I managed to survive Bike-to-Work Week, despite the actions of one idiot and the reality that my schedule did not allow me to ride my bike to work even as many days as I did the week before or the week after. In honour of Bike Month, I want to talk about the most persistent threats to cyclists on the road.
Although I had a run-in with an idiot who seemed to be offended by my presence on a bike, I need to emphasize this is a real anomaly. I cannot remember the last time I had a deliberate assault like that in Canada.
I lived in the MidWest of the United States for a couple of years, and when riding my road bike on country roads through corn and soybean fields, having someone brush you off (speed by so close it causes you swerve towards the ditch by reflex), or throw a beer can at you while yelling “fag!” was not that uncommon. I’d put it at less than once a week, more than once a month, but maybe I have a really faggy peddling stroke.
Interesting aside: Budweiser is by far the preferred brand of beer amongst the type of people who throw cans at passing cyclists while yelling “fag”. You would think they would market that more.
Regardless, this type of aggressive behavior towards bikes is very rare, and I don’t see it as a real threat when riding my bike. At least these idiots see me, and acknowledge I am on the road. What is much more dangerous are the large number of people who don’t even see cyclists on the road. This commonly results in a two-punch attack to bicycle commuters that have come to be known as the Right Hook and the Left Hook.
The Right Hook occurs when a cyclist is riding along “as far right as practicable” as per the Motor Vehicle Act, commonly in the bike lane. As drivers pass by on the left, you note one slowing down just after they pass you. The car then pulls a right turn directly into you or directly in your path. A cyclist has virtually no defense. A faster car catches up to you, passes you, then cuts in front of you at an intersection or, even less predictably, at a driveway.
The Left Hook is when a car turns left into your path. The typical situation is when the cyclist is rolling along “as far right as practicable” as per the Motor Vehicle Act, maybe even in a bike lane, with a string of cars steaming by to your left. You roll into an intersection just as there is a gap in that string of cars, and an oncoming driver, who has been patiently waiting to turn left sees their gap and goes for the left turn, and either hits the cyclist, or the cyclist hits them.
In both cases, the cyclist does nothing wrong, riding in full compliance with the law, and has absolutely no defense, yet takes the brunt of the crash. With all the talk of cyclists running stop signs or weaving through traffic, or any of the other hundred behaviours that drivers criticize in cyclists (yet turn a blind eye when other car drivers do them), the majority of actual bike-and-car accidents are either a Right or a Left Hook. I had near-misses of both types on the same day during Bike To Work Week. This happens ALL THE TIME.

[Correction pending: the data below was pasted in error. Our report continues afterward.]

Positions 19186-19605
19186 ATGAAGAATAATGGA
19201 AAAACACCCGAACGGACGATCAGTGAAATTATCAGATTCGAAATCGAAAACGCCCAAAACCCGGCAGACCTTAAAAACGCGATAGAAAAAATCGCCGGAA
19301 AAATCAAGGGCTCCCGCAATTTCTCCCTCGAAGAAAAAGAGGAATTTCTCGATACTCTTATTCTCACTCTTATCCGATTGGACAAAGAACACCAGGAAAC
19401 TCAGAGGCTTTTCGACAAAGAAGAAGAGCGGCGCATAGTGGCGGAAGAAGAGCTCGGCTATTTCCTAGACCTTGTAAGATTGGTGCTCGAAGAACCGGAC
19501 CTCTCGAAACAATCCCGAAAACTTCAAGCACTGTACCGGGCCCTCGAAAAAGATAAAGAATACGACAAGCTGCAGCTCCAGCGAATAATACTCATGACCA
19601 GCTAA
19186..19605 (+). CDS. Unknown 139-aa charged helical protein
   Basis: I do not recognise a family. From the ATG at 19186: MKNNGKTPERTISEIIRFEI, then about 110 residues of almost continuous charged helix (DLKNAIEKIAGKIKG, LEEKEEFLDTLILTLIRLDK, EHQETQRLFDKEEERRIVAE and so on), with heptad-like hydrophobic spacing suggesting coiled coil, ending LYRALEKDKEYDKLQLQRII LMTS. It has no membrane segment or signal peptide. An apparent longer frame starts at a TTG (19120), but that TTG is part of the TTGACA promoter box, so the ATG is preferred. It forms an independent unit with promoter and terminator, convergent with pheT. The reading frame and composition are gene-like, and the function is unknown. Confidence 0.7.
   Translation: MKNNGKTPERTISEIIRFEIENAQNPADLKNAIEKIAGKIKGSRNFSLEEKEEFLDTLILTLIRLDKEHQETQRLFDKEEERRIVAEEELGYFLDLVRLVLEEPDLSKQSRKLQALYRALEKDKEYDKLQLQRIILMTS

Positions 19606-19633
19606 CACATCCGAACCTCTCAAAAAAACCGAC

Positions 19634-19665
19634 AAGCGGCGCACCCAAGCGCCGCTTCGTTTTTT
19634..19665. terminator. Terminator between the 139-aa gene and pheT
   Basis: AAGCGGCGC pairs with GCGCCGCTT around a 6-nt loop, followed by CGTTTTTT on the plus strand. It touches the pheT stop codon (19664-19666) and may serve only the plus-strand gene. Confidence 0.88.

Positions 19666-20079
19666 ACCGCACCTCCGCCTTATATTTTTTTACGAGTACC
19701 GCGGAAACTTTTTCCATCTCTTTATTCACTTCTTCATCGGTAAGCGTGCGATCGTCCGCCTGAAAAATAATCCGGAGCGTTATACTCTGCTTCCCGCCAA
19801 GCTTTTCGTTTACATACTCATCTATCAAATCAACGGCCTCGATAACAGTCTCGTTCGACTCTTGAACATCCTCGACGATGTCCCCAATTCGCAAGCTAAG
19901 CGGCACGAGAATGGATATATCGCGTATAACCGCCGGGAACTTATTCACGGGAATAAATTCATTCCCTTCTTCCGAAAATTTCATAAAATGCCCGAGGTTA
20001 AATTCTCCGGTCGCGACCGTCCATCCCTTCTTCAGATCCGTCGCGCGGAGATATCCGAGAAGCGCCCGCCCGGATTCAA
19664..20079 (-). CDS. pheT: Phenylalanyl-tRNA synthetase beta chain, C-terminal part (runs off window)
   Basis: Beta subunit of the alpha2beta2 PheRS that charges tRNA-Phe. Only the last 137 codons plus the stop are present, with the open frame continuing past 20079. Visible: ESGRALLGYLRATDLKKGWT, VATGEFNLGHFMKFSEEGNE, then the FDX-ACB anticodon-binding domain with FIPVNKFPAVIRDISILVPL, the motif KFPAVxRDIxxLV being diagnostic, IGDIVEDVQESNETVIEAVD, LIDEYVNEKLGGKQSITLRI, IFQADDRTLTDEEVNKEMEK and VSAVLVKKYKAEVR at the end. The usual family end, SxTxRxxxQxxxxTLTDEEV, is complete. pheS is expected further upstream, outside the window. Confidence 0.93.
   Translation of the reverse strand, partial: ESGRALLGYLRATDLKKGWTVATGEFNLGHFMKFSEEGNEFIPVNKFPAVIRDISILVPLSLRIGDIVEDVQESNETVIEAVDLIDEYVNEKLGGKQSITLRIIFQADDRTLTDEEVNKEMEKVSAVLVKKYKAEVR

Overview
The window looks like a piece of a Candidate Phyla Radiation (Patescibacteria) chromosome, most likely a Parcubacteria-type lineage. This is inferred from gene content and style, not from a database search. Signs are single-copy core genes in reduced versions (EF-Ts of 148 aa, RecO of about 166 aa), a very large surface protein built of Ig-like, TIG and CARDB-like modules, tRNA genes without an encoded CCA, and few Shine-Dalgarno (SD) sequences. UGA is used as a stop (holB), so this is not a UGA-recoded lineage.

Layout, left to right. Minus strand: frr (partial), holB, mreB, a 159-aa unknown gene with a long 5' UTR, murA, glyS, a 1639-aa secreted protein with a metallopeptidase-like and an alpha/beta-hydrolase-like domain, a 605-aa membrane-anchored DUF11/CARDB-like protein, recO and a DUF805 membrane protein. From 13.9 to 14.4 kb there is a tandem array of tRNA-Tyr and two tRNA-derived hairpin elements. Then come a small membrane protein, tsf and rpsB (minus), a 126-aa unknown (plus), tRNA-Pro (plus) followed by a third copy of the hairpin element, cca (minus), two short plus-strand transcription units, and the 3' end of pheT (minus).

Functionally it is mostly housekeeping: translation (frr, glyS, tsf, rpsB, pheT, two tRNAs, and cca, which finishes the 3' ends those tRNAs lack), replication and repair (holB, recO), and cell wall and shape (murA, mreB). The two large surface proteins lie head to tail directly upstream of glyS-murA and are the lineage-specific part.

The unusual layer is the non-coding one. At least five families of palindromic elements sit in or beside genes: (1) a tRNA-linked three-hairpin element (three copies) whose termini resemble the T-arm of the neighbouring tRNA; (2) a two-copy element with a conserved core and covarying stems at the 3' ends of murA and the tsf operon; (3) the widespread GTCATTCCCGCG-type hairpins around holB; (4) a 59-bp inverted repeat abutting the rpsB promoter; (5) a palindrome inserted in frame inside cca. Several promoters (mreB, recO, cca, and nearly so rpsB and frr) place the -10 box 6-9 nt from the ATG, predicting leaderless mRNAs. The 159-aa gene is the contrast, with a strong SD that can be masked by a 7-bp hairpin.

When the impact or near miss happens, the driver’s defense is universal: “I didn’t see you!”
Let me give you a tip, drivers. This is an admission of guilt, not a defense. This is the definition of driving without due care and attention. When I ride my bike in the City, I am dressed up like a freaking MardiGras Parade. If it is twilight or darker, I have more flashy lights and reflective surfaces than the last 5 minutes of Close Encounters of the Third Kind. Here is a picture of me back in my racing days…
If you did not see me, you were not driving with the attention or care due for a person operating a 3000-lb 200-HP piece of machinery in a public space.
This excuse is especially hollow when (as commonly happens) the person delivering the Right Hook actually accelerates to get in front of you before pulling the hook. You know they saw you, they know they saw you. What they are really saying is that they did not understand how to deal with you. People who don’t ride bikes in traffic (the majority of drivers) simply don’t know how they are supposed to interact with a bike in the right lane.
One approach that seems most unlikely is to slow down a bit and let the cyclist pass in front of you before you make the turn. This is likely because most drivers still see bicycles as faster pedestrians (“get on the sidewalk!”) and not a slow motor vehicle (as the Motor Vehicle Act chooses to define our role).
Active aggression towards bikes is really rare in Vancouver, despite Bruce Allen’s hysterical blathering; it is the passive misunderstanding of bike that is more deadly for people who use them.